(both young and old) follow the GAA and will be exposed to a farm safety message if it is linked to the GAA.

One farm safety expert stated:

When we launched the Champions for Change campaign in 2015, Donegal played Tyrone in the first round of the GAA Ulster football championship. Donegal Creameries, owned by Aurivo were the sponsors of the Donegal GAA team. They did a one off special jersey with “Stay Safe on the Farm” written on the front of it. These networks are very powerful ways of getting the message out to farmers on how important farm safety is

for all people on the farm. The continuous repetition of the importance of farming safely through various

networks is vital for farmers to improve their attitude and behaviour towards farm safety. This should ensure a

strong social norm is created, among all farmers, to farm more safely.

5.

Implications for Practice

Changing farmer attitudes and behaviour represents a huge challenge. A cultural shift in attitude is required to ensure that farmers engage in safe farming practices. This cultural shift in attitude should lead to safer behaviour by farmers but this could take a generation to achieve. It will only be achieved through multiple stakeholders delivering the farm safety message. There is an urgent need for a national farm safety mentoring programme to be set up in Ireland. This will require funding and commitment at both national and EU levels.

This should be modelled on the Swedish Safe Farmers Common Sense programme which had 3 main pillars – individual farm visits, courses in safe farming and group farm walks. This was so successful that it managed to reduce the number of farm fatalities in Sweden to zero in 2013. This educational farm safety mentoring programme will nurture a social norm of safe farming practices. This has enormous implications for the Health and Safety Authority and farm organisations in terms of lobbying the government, politicians and EU institutions to initiate and fund such a scheme, in view of the number of farm deaths and injuries, not just in Ireland but across the EU.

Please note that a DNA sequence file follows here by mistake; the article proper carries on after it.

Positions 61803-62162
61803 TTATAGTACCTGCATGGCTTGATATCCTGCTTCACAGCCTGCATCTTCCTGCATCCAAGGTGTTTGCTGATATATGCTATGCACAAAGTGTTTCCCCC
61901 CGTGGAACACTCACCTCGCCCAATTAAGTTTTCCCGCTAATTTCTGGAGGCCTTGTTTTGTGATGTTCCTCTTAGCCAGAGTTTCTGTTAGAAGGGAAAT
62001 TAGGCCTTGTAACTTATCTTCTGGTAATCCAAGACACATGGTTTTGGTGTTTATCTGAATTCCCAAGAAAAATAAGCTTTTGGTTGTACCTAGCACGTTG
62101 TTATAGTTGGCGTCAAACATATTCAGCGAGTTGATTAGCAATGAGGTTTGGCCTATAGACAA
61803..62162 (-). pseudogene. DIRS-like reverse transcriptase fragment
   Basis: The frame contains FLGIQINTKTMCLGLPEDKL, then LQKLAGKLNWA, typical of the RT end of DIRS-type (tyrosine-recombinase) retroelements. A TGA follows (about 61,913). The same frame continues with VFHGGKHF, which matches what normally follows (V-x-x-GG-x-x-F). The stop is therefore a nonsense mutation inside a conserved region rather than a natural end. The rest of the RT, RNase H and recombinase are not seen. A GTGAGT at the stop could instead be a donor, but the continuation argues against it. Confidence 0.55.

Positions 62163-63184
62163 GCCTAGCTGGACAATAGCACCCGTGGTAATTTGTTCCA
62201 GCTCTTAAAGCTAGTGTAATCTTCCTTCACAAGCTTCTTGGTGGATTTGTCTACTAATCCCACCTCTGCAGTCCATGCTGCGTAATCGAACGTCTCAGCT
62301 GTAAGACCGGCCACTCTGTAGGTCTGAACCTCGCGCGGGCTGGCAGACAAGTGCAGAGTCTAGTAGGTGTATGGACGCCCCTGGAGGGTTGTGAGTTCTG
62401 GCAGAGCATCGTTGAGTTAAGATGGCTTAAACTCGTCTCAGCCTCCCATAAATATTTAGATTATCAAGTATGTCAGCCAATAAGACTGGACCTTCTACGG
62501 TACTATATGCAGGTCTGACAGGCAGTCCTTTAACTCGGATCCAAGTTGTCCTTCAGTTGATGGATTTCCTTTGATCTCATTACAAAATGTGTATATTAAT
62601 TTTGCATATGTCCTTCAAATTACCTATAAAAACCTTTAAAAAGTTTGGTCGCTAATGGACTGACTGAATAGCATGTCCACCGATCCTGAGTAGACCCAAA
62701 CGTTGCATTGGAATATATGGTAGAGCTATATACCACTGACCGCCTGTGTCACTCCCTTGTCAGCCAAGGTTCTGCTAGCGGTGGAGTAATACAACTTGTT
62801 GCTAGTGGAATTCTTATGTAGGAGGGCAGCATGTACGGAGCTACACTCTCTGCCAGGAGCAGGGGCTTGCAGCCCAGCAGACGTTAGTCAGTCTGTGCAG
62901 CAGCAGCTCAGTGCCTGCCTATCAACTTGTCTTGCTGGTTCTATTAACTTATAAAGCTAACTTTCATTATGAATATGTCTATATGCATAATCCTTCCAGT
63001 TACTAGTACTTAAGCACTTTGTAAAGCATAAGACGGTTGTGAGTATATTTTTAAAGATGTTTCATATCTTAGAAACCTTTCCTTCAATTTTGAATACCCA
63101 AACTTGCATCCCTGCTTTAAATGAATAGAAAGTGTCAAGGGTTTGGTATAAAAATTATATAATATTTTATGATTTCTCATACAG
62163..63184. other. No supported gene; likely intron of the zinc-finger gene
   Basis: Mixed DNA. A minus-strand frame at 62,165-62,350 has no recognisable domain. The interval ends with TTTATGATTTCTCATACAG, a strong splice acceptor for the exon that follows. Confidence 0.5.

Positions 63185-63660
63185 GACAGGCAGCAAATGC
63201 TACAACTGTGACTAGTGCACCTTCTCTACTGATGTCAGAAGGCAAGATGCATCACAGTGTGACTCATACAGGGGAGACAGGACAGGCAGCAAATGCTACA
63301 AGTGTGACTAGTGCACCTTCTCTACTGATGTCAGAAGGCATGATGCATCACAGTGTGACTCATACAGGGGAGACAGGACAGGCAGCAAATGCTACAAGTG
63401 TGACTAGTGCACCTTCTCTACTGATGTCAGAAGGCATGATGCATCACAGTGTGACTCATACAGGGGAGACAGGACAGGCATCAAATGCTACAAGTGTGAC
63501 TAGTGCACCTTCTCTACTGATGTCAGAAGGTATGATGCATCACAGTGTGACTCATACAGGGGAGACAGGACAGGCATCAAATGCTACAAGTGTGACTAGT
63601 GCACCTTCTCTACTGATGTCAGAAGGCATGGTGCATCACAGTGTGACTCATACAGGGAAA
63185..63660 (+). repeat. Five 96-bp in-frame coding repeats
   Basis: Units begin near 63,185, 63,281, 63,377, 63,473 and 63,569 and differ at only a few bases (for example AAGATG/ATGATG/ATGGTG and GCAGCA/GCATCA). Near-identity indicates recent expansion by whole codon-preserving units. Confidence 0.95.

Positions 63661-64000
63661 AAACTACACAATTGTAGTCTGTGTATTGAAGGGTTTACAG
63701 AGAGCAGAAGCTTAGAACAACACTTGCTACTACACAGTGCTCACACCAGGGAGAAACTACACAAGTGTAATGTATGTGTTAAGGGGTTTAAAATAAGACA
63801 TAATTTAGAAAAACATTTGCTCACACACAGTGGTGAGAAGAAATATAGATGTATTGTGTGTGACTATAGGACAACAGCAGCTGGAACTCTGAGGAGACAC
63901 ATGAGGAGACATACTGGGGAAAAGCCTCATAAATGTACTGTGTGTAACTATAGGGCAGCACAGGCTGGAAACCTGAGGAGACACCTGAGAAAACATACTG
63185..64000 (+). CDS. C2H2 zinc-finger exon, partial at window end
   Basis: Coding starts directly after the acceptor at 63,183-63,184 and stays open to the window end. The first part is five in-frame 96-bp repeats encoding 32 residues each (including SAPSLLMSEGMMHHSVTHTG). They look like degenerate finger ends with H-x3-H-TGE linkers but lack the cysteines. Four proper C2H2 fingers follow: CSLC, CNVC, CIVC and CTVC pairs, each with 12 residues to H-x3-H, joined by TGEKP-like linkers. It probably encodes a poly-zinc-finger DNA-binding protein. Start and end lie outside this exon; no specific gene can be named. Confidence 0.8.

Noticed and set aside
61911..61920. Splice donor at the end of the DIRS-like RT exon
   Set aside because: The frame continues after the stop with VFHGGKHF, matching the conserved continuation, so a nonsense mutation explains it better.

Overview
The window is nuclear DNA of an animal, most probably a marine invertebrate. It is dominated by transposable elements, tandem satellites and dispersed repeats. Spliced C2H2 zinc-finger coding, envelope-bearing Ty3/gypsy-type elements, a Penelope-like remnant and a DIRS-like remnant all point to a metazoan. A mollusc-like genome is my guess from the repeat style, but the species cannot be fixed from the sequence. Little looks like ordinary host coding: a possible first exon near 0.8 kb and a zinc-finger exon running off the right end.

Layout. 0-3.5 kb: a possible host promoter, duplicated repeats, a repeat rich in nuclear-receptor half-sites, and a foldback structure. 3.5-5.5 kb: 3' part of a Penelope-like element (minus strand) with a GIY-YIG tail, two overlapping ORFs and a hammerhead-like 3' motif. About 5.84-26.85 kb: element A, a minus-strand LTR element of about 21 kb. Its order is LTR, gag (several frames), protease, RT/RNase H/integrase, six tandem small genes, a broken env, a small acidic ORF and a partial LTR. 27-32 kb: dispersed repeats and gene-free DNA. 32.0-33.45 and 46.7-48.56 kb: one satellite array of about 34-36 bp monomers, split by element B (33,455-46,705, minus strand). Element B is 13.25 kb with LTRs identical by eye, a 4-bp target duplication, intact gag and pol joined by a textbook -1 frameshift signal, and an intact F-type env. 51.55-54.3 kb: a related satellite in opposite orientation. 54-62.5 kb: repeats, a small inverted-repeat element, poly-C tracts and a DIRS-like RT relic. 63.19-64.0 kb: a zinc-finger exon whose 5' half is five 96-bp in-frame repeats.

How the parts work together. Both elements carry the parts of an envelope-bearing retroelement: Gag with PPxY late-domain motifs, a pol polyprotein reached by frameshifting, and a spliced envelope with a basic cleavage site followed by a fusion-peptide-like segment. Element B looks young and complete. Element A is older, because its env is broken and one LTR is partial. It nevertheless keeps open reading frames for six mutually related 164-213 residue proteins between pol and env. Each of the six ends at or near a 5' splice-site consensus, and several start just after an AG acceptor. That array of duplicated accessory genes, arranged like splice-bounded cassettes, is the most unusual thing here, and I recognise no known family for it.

This national farm safety mentoring programme should involve talks from farm safety specialists, practical demonstrations, as well as live testimonials from farmers who have been involved in farm accidents. This programme has to be established with a view to incorporating the whole family and making it an enjoyable as

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well as an educational experience. The Swedish model should be used as a template for this national mentoring programme.

This process of farm safety mentoring can also take place at a local voluntary level, where neighbouring farmers would visit each other’s farms and “advise” on farm safety hazards. This is especially relevant in the case of older farmers and farms where there is no successor identified to take over the farm. This should be set up by the various farm advisory bodies and done on an informal basis, where older farmers are advised on how to take precautions in view of their failing eye-sight, hearing and movement, when operating on the farm.

This farm safety mentoring programme should be set up in every village in Ireland. The aim should be risk awareness, risk assessment and risk avoidance. Behaviour change requires commitment and that change has to start at grass-roots level. Cultural change will only take place if all farmers take ownership of the farm safety debate. This will involve a bottom-up approach as much as a top-down approach. This should ensure a change in attitude as well as behaviour. This has implications for Government and the EU, in terms of who conducts this mentoring system and more crucially, how they conduct it.